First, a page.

It does not appear that either defendant undertook formal equality impact assessments. Lewis J appears to have proceeded however on the basis that, in substance, each defendant had ‘due regard’ to the considerations in the PSED by carefully considering the advantages and disadvantages of the various funding options, in the light of the needs of pupils with special educational needs, based on rationally sufficient information.

Lewis J then held that the secretary of state was not in breach of Children and Young Persons Act 2008 s7, which imposes on him the ‘general duty … to promote the well-being of children in England’. Lewis J held, unsurprisingly, that section 7 did not give rise to any duty on the part of the secretary of state to take any specific step, enforceable at the suit of an individual. More controversially, he seems to come close to describing the duty as all but non-justiciable. His conclusion, however, was that however one precisely defines the section 7 duty, it was manifestly not breached on the facts, given that the secretary of state made difficult funding decisions, involving choosing between different options in the light of his assessment of their relative strength, on the basis of adequate information.

There was an irrationality challenge that did not really get off the ground, given that there was to be a further major spending review later in 2019, both defendants had sufficient information before them, and the decision related to complex funding allocations.

Lewis J then considered a claim based on Thlimmenos-discrimination, that insufficient extra provision was made for children with special educational needs. Lewis J noted that children with special educational needs were ‘treated in a fundamentally different way both factually and legally’ and did receive substantial additional funding. He concluded that:

The legal regime provides for special educational needs, and the appropriate provision, to be identified. Thereafter, local authorities are required to secure that the provision is made available (irrespective of their resources). The funding system provides specifically for high needs funding. It is recognised by the second defendant that many local authorities are spending in excess of their allocation and are funding that from other sources. The second defendant has made additional funding available in December 2018. The question of funding for future years is to be considered in the 2019 spending review. There is no reasonable basis for concluding that the situation that applies here involves any breach of the need for reasonable accommodation for disabled students when needed in a particular case

In short, Lewis J decided that there was no ‘differential treatment’ and so it was unnecessary to reach a decision of issues such as whether the treatment of pupils with special educational needs fell within Article 2 of the First Protocol ECHR. He specifically held that the UN Convention on the Rights of Persons with Disabilities was of no assistance, in this case, to the proper approach to the ECHR.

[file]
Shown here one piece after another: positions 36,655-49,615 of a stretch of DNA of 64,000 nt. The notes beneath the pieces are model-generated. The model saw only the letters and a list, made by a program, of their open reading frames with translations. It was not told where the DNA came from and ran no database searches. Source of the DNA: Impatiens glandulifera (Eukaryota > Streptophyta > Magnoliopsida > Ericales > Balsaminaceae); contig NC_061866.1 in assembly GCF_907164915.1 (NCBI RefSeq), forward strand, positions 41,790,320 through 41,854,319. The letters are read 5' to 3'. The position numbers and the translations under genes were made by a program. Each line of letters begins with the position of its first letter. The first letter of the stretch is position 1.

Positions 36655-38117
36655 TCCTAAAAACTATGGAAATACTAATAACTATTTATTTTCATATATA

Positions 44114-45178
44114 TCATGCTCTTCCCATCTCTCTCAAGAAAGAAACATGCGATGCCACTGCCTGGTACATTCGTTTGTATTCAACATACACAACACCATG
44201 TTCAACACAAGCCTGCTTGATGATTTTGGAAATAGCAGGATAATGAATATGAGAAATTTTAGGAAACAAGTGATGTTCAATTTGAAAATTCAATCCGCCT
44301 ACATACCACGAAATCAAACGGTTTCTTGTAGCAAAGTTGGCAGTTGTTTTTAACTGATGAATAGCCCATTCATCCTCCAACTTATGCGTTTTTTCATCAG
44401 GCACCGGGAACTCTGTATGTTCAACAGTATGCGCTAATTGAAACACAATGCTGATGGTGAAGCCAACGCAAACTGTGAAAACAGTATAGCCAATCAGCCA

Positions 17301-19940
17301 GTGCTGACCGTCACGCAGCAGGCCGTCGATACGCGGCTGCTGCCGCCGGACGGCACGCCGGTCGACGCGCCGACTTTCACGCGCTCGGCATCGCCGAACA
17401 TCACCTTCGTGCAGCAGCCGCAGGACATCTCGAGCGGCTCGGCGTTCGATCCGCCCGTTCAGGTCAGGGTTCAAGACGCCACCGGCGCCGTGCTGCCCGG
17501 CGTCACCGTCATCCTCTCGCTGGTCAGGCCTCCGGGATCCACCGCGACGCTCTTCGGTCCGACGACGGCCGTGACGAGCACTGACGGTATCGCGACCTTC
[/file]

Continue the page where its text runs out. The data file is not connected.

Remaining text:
In conclusion, Lewis J expressed the view that he had found the judicial review applications to be ‘just about arguable’ and fired a warning shot across the bows of anyone who might be contemplating similar litigation in the future, that they may not be granted even permission to apply for judicial review.

What went wrong? In my opinion, the fundamental underlying problem was that the evidence, as summarised by Lewis J, did not show – on careful analysis – anything more than serious concerns on behalf of the individual claimants that their particular needs might not be fully and sustainably met. And, in this context, local authorities are of course under a duty to assess and meet the special educational needs of individual pupils without regard to the cost.

There appears to have been a serious concern, in the wider evidence, that local authorities were routinely exceeding their budgetary allocations on special educational needs, because of the lack of relatively cost-effective state-funded provision, which required local authorities to take from other budgets for special educational needs purposes. On the other hand, there does not appear to have been evidence that local authorities were not diverting money from other budgets, so as to be able to discharge their duties relating to those with special educational needs. The defendants appear to have accepted that there was a fundamental problem here but that it should be assessed in the context of a formal spending review in 2019, when a wider view would be taken as to the local and national policy changes, and funding approaches, that could be deployed. There does not appear to have been any evidence that this serious problem could not wait until then, or, even, that it could be resolved before then, on the evidence currently available.

Ultimately, therefore, the judge seems to have been presented with a case where, almost inevitably, quite wide legal principles could not gain any traction, given the complexity of the high-level budgetary and policy considerations in play. There was insufficient evidence of concrete failures of service provision and, although there was a serious problem around funding and state provision, that was a problem that the government had well in mind and was actively grappling with, in a manner that could not be seriously criticised.